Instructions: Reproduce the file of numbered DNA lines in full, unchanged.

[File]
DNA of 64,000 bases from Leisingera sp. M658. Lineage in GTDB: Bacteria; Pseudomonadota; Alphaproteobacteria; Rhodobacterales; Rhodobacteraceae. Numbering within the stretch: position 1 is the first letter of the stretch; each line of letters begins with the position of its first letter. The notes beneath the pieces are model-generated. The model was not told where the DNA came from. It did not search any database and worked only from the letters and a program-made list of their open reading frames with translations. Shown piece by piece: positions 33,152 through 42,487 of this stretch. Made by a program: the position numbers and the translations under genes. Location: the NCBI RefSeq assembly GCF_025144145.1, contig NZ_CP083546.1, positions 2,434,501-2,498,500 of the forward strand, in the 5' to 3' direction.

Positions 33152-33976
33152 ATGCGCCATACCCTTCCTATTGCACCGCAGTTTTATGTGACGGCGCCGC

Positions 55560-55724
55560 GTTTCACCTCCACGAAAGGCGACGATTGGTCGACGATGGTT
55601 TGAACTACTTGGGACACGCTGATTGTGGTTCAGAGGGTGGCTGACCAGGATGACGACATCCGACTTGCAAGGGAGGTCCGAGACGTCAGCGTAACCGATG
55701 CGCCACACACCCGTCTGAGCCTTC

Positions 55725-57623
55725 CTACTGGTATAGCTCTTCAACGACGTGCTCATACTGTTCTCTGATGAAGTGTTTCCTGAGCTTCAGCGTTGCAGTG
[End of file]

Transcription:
DNA of 64,000 bases from Leisingera sp. M658. Lineage in GTDB: Bacteria; Pseudomonadota; Alphaproteobacteria; Rhodobacterales; Rhodobacteraceae. Numbering within the stretch: position 1 is the first letter of the stretch; each line of letters begins with the position of its first letter. The notes beneath the pieces are model-generated. The model was not told where the DNA came from. It did not search any database and worked only from the letters and a program-made list of their open reading frames with translations. Shown piece by piece: positions 33,152 through 42,487 of this stretch. Made by a program: the position numbers and the translations under genes. Location: the NCBI RefSeq assembly GCF_025144145.1, contig NZ_CP083546.1, positions 2,434,501-2,498,500 of the forward strand, in the 5' to 3' direction.

Positions 33152-33976
33152 ATGCGCCATACCCTTCCTATTGCACCGCAGTTTTATGTGACGGCGCCGC

Positions 55560-55724
55560 GTTTCACCTCCACGAAAGGCGACGATTGGTCGACGATGGTT
55601 TGAACTACTTGGGACACGCTGATTGTGGTTCAGAGGGTGGCTGACCAGGATGACGACATCCGACTTGCAAGGGAGGTCCGAGACGTCAGCGTAACCGATG
55701 CGCCACACACCCGTCTGAGCCTTC

Positions 55725-57623
55725 CTACTGGTATAGCTCTTCAACGACGTGCTCATACTGTTCTCTGATGAAGTGTTTCCTGAGCTTCAGCGTTGCAGTG